Even before the disputed 2000 presidential election, the federal government became involved in regulating elections.  In 1993, Congress passed the National Voter Registration Act, which mandated that states offer a method to register to vote while applying for or renewing driver’s licenses.[124] But because of the 2000 election fiasco, which left millions of voters, black and otherwise, skeptical of the voting process’s legitimacy, Congress once again intervened.  In an attempt to make voting easier, Congress passed the Help America Vote Act, or HAVA.[125] According to the Department of Justice, the legislation “improves the administration of elections in the United States through three means[:] creating a new federal agency to serve as a clearinghouse for election administration information[,] providing funds to states to improve election administration and replace outdated voting systems; and creating minimum standards for states to follow in several key areas of voter administration.”[126] Such federal intervention was an important step.

Yet, despite such attempts at the federal level to make voting more accessible, states are passing identification laws with, as is evidenced above, racially-motivated purposes.  The only law to have thus far been decided under Supreme Court jurisprudence is the photo identification law passed in the state of Indiana.

B. A Federal Challenge to Indiana’s Photo Identification Law

In 2008, the Supreme Court decided Crawford v. Marion County Election Board and, in doing so, essentially rejected its own precedent that race-based classifications should be subject to strict scrutiny.  The holding set forth a new precedent that has encouraged state legislatures across the country to pass draconian photo identification laws that disenfranchise black voters.

The genesis of Crawford occurred in the Indiana state legislature, where, in 2005, the state House of Representatives voted 52-45 for a new photo identification law.[127] The vote was entirely partisan, with every Republican voting for it and every Democrat voting against it.[128] After passing in the state Senate, Governor Mitch Daniels, a Republican who had served as Budget Director during George W. Bush’s first term as president,[129] promptly signed the bill into law.[130] The new statute required voters to present a photo identification, issued by either the state or federal government, when voting.[131] The law did provide free photo identification to indigent voters.[132] Under the law, voters without photo identification can cast provisional ballots, but the statute requires them to bring proper identification to the county clerk’s office within ten days.[133] Indigent voters or those with religious objections may also cast provisional ballots, but they must fill out an affidavit within ten days.[134]

The Indiana State Democratic Party and State Representative William Crawford of Marion County – a county with a significant African American population of twenty-seven percent[135] – challenged the law as violating both the Fifteenth Amendment and the Voting Rights Act.[136] The district court upheld the law, and the Seventh Circuit further trampled the Supreme Court’s precedent that racially-motivated laws must be subject to strict scrutiny.[137] Judge Richard Posner voted to uphold the Indiana law under the extremely low standard of rational basis review, alleging that the cost to voters is negligible compared to the benefits of preventing fraud.[138]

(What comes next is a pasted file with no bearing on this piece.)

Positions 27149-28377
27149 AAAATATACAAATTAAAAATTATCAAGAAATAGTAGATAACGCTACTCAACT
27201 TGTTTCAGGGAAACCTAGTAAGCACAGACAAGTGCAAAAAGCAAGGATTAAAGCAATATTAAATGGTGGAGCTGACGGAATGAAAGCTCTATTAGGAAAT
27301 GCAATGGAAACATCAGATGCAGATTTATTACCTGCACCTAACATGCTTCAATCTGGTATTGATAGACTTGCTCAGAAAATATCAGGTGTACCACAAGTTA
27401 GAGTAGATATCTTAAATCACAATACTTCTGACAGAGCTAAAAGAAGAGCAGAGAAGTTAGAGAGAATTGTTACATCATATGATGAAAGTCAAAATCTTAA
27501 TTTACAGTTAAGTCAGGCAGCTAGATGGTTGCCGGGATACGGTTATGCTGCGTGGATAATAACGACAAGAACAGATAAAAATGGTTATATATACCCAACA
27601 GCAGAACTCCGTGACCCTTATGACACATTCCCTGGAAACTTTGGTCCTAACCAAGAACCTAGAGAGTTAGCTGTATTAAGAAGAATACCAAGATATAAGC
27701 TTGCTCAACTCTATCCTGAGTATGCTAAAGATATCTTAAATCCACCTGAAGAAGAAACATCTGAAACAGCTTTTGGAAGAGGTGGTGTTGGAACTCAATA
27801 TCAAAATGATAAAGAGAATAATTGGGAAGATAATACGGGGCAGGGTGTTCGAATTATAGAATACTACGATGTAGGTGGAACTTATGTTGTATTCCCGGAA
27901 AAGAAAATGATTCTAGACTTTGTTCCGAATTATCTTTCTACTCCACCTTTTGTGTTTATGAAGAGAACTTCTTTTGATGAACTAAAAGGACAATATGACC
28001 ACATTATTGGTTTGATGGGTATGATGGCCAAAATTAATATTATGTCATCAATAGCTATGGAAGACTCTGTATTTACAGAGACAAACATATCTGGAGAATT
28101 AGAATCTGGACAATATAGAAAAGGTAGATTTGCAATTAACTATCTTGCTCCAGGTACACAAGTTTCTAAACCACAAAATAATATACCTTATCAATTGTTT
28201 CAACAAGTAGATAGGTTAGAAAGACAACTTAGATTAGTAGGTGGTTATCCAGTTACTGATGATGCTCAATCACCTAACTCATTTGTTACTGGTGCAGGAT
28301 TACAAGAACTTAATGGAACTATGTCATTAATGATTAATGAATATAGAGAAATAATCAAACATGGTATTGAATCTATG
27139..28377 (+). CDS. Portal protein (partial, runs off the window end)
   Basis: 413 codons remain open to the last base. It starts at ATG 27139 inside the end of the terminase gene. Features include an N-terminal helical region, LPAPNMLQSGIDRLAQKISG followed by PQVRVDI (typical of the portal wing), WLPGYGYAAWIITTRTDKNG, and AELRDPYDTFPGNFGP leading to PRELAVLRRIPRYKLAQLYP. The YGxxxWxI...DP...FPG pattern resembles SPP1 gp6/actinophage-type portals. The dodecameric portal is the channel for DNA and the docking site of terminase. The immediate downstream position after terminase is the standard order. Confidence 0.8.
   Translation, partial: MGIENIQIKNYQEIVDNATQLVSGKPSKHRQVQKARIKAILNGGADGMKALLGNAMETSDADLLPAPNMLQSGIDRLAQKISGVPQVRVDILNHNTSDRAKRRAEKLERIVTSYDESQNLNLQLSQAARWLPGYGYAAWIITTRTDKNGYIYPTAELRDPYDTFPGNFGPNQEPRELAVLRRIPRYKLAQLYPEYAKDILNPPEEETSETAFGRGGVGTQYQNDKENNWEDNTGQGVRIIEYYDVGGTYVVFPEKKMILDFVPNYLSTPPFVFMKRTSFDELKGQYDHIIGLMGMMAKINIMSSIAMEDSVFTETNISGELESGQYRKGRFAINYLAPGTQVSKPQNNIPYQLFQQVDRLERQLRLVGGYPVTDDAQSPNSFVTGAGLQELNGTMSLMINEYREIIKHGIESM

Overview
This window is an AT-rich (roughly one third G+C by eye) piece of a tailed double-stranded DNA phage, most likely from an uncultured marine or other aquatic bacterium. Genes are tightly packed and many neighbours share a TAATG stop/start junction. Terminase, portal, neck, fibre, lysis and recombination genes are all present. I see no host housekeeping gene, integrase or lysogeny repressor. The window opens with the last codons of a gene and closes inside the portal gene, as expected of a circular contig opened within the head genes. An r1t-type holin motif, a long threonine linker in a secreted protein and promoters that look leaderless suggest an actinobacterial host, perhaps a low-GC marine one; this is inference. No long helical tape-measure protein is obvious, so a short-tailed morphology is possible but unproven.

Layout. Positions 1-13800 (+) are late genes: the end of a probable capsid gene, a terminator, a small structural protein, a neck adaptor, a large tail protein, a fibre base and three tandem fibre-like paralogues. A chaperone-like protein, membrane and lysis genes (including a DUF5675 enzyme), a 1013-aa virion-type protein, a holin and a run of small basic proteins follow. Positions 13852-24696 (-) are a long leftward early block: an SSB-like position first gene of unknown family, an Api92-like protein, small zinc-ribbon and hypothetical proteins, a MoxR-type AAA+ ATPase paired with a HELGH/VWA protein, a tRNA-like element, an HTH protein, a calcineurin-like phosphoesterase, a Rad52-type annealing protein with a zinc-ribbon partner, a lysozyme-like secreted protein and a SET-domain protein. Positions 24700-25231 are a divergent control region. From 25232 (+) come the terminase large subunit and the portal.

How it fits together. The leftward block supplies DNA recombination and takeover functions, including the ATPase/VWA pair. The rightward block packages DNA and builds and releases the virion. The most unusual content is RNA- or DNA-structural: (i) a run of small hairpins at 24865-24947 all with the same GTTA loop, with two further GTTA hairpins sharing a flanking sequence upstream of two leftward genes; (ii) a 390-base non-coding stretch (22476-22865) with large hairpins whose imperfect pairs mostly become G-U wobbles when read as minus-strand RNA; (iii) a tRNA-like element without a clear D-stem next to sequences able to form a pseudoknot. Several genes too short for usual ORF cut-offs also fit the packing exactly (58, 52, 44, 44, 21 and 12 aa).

But Judge Posner alleged fraud without ever identifying fraud; Posner provides zero evidence to support his conclusion.  While Posner did concede that people who lack photo identification suffer more economically and thus are more likely to vote Democratic,[139] he argues that there is not a voter who “intends” to not vote because of the law.[140] It is important to distinguish, though, that “intending” not to vote because of a law is quite different from not being able to vote because of a law.  Posner’s refusal to distinguish between “intent” to vote and “ability” to vote suggests that he does not accept the Supreme Court’s interpretation that racially-motivated laws must be subject to strict scrutiny.  If Posner were to accept such a premise, his evaluation of Indiana’s law would have instead focused on the results of the law, which Posner admits could lead to less Democrats voting, not voters’ intent despite the law.

What made Judge Posner’s holding especially remarkable, though, was his trivialization of the vote.  According to Posner, persons who have not bothered to obtain photo identification will not do so in the future, if obtaining identification is only to be able vote.[141] Posner alleges that, for any individual voter, the vote is not worth much.[142] Thus, even if the Indiana law is indeed a Republican attempt to suppress Democratic voters, it does not matter in the broader context of voting rights because people simply do not care about the vote.[143] Such a cynical holding bastardizes a political process that has already been bastardized enough by negative television advertisements and personal attacks without Judge Posner breathing down the necks of voters in the voting booth.  The Seventh Circuit dissent by Judge Terrence Evans, in contrast, recognized that voting is a fundamental right. Judge Evans details how the Indiana law should be subject to strict scrutiny, and he goes so far as to assert that the law all but openly attempts to discourage Democratic base voters.[144]

The Seventh Circuit’s decision, just like the law’s passage, divided along party lines. Judges appointed by Republican presidents voted to uphold Indiana’s identification law, while judges appointed by Democrats voted to nullify it.[145] When the case reached the Supreme Court, the Court had to consider whether to hold the law unconstitutional because, as the plaintiffs alleged, the law was a race-based attempt to deny blacks the franchise, placed a virtual poll-tax on low-income voters who skewed African American and thus Democratic, and was not justified due to a lack of evidence of voter fraud.[146]